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  1. 1. Concepts of Hizb ut-Tahrir (Mafahim Hizb ut-Tahrir) Taqiuddin an-Nabhani Hizb ut-Tahrir (Translated from the Arabic edition) For exact meanings of words and sentences, please refer to the original Arabic book Mafahim Hizb ut-Tahrir.
  2. 2. Khilafah Publications Suite 298 56 Gloucester Road London SW7 4UB e-mail: website: Translation of the Qur’an It should be perfectly clear that the Qur’an is only authentic in its original language, Arabic. Since perfect translation of the Qur’an is impossible, we have used thetranslation of the meaning of the Qur’an’ throughout the book, as the result is only a crude meaning of the Arabic text. Qur’anic Ayat and transliterated words have been italicised. Ahadith appear in Bold.  - subhanahu wa ta’ala  - sallallahu ‘alaihi wa sallam  - radhi allaho anha/anho AH - After Hijrah CE - Christian Era 2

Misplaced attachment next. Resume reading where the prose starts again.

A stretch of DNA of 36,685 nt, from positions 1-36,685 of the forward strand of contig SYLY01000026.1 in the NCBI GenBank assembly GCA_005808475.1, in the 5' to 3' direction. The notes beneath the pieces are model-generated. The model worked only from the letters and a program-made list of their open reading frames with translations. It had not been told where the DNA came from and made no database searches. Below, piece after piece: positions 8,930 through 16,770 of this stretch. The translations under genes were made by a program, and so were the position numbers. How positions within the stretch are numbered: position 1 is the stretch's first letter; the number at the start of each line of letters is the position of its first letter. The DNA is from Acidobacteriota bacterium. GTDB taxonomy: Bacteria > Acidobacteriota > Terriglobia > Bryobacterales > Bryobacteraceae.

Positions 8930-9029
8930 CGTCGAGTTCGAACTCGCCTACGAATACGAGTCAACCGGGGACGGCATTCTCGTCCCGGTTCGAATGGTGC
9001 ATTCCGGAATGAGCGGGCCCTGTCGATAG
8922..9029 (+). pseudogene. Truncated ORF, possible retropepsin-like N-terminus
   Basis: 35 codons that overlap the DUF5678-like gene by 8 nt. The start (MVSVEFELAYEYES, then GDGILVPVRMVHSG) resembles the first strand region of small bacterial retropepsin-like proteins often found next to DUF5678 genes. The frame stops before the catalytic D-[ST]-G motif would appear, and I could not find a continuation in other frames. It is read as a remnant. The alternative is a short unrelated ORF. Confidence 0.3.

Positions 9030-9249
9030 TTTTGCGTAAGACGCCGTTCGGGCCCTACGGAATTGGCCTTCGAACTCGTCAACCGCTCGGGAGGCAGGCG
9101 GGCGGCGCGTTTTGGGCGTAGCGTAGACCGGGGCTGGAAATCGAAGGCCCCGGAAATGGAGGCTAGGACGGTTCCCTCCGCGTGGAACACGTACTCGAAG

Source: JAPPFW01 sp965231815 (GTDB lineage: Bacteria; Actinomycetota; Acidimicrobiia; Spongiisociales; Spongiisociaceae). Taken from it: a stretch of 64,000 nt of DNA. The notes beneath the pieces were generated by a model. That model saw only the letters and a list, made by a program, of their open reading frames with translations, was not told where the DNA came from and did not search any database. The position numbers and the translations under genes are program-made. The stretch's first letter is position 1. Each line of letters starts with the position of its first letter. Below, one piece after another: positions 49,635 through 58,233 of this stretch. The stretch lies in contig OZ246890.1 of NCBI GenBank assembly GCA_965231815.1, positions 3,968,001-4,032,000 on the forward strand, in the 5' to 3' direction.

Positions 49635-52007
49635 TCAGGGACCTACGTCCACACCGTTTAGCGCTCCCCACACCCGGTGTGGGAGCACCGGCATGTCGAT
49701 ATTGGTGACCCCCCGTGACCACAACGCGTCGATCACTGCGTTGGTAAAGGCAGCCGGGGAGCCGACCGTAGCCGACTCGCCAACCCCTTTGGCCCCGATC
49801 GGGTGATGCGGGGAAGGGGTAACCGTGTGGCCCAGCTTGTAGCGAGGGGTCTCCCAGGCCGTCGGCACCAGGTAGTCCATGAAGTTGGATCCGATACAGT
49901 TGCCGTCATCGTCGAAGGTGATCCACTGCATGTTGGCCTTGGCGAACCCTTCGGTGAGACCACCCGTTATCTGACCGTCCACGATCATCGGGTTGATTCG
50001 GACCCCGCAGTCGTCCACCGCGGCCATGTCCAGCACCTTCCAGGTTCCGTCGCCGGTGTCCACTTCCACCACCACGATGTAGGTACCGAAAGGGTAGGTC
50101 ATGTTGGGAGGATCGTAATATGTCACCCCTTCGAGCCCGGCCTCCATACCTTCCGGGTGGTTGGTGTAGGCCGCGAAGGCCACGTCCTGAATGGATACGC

3. 3. Since the middle of the twelfth century Hijri (eighteenth century C.E.) the Islamicworld has been rapidly declining from its correct position and sinking horribly to theabyss of decline. Numerous attempts have been undertaken to revive it, or at least tohalt the decline, but to no avail. The Islamic world remains in a state of gloom,anarchy and decline, and it still suffers the consequences of such backwardness anddisorder.The reason for its decline is due to one single factor, the severe weakness thatdestroyed the ability of the minds in understanding Islam. The cause for this weaknesswas the detachment of the capacity of the Arabic language from the capacity of Islamwhen the Arabic language was ignored both in understanding and carrying Islam fromthe beginning of the seventh century Hijri onwards. Accordingly, unless the capacityof the Arabic language is mixed with the capacity of Islam by making the Arabiclanguage the language of Islam as a fundamental and inseparable part of it, thedecline will continue to drag the Muslims down. This is because it is the linguisticcapacity that carried the capacity of Islam and consequently intermingled with it, suchthat the perfect carrying of Islam cannot be undertaken except by it; and if it isneglected, Ijtihad (deriving of AHkam from texts) in Shar’a (divine law) cannot beundertaken. Knowledge of the Arabic language is a fundamental condition in Ijtihad.Furthermore Ijtihad is necessary for the Ummah since progress within the Ummahcannot occur except by utilising it.There are three reasons why the attempts undertaken to revive the Muslims with Islamfailed; The first is the lack of an accurate understanding of the Islamic fikrah (idea) bythose who assumed the burden of revival. The second is the lack of clarity of theTareeqah (method) of Islam in implementing its fikrah. The third is the failure of thosewho assumed the burden of revival to link the Islamic fikrah with the Islamic Tareeqah 3